However, the (aptly named) counsel for Mrs B, James Counsell QC of Outer Temple Chambers, submitted inter alia that the two-witness rule was inappropriate for investigations into sexual abuse, and ought not to have been applied, which brought up ‘different and difficult issues.’  Chamberlain J, in the next paragraph, sets out the delicate balancing act faced by the court when considering Mr Counsell’s submissions:
“ It is not obvious that a religious organisation which chooses, for scriptural reasons, to adopt a risky procedure for investigating and determining complaints should be held immune from liability when those risks eventuate simply because of the scriptural origin of the procedure. On the other hand, it must be borne in mind that the procedure’s ultimate function is to determine whether the person complained against may remain a member of the religious community or should be expelled from it. Any interference with an organisation’s right to determine for itself who should remain a member would, under Article 9 ECHR, have to be justified as proportionate to a legitimate aim. Moreover, at least when those involved are adults of full capacity, there is force in the argument that by becoming and remaining members of the organisation and/or by making a complaint, they accept that the complaint will be investigated and adjudicated according to the religious rules to which the group as a whole subscribes.”
As noted above, Chamberlain J ultimately found it unnecessary to decide on this vexed issue. Yet, his discussion touches on an uncertain and difficult legal question. Can a religious organisation incur liability for damages caused by its adherence to (what it believes to be) a mandatory scriptural injunction? Both possible answers to the question involve invidious choices.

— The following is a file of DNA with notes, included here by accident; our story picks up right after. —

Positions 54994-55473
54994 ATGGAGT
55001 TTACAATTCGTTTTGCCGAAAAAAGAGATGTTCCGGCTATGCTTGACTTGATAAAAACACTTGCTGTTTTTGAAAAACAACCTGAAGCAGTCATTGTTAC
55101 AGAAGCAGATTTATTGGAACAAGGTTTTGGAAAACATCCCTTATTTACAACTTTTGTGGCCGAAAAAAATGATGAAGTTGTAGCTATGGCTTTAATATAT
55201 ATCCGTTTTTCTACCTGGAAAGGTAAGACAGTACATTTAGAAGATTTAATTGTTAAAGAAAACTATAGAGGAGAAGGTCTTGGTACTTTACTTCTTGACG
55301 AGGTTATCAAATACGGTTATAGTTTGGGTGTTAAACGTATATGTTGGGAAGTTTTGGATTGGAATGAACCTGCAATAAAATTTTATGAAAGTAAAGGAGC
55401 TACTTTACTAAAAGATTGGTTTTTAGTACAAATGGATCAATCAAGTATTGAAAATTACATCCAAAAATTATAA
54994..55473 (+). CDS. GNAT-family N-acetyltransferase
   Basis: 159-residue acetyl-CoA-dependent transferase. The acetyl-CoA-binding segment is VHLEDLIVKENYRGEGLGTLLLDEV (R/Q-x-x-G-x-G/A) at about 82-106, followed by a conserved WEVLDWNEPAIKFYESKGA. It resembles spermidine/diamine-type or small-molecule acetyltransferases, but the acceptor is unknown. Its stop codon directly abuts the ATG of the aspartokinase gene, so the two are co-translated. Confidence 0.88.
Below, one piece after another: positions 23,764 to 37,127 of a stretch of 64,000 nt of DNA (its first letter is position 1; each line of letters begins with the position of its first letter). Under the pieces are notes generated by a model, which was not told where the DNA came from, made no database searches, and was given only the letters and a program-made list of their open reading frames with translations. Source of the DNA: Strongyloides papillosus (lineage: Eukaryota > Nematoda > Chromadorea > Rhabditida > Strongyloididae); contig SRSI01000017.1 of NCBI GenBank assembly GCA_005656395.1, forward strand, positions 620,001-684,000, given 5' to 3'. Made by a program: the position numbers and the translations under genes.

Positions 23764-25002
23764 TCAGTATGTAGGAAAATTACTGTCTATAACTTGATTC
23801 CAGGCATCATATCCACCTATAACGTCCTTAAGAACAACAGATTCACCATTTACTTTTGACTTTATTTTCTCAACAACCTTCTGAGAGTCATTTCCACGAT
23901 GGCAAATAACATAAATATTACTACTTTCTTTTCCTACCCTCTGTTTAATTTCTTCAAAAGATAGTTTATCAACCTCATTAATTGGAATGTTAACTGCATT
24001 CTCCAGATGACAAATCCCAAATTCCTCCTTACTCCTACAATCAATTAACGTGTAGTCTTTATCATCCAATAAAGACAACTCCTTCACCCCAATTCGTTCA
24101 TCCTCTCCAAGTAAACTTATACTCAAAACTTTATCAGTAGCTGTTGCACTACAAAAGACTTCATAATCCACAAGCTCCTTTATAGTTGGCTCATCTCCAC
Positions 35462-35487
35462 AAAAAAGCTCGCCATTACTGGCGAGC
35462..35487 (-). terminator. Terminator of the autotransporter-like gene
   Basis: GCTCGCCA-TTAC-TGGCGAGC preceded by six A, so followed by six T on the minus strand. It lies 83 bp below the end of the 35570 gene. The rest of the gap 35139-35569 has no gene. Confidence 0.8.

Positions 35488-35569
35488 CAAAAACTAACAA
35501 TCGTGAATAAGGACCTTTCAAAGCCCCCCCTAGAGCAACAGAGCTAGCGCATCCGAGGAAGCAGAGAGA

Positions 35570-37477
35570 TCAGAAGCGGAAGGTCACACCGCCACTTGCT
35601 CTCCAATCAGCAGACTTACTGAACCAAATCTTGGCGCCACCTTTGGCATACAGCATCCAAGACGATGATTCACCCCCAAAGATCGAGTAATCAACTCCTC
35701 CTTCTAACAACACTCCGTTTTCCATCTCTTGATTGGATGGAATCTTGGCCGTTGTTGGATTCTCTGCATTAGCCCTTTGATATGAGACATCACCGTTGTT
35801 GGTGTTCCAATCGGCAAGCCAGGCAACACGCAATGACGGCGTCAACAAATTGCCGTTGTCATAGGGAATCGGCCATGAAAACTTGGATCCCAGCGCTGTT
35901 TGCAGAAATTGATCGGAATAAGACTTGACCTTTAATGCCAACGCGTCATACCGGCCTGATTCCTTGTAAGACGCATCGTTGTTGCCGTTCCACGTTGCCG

If religious organisations are able to invoke Scriptural mandates to exempt themselves from any potential duty of care they may owe to congregants in internal proceedings (although, as noted at , there is no case law on the existence of such a duty), this would, as Chamberlain J observed at , risk violating the state’s neutrality by granting certain religious groups exemption from the application of tort law. Given the extremely serious context and magnitude of the alleged harm caused by the two-witness rule, this could also potentially involve major wrongs against vulnerable people in the internal disciplinary process to go without a remedy.
Equally, given that the Jehovah’s Witnesses do sincerely believe that they have no discretion in the application of their interpretation of Matthew 18:15–16, any decision about the correctness of the two-witness rule policy runs the risk of the state ruling in matters of religious doctrine and overruling a faith’s internal decision about the composition of its membership.
This vexed issue remains an open question for the courts, and ripe for further academic discussion.
Elijah Z Granet
Cite this article as: Elijah Z Granet, “Jehovah’s Witnesses and the ‘two-witness rule’: a comment on BXB“ in Law & Religion UK, 14 February 2020, https://www.lawandreligionuk.com/2020/02/14/jehovahs-witnesses-and-the-two-witness-rule-a-comment-on-bxb/.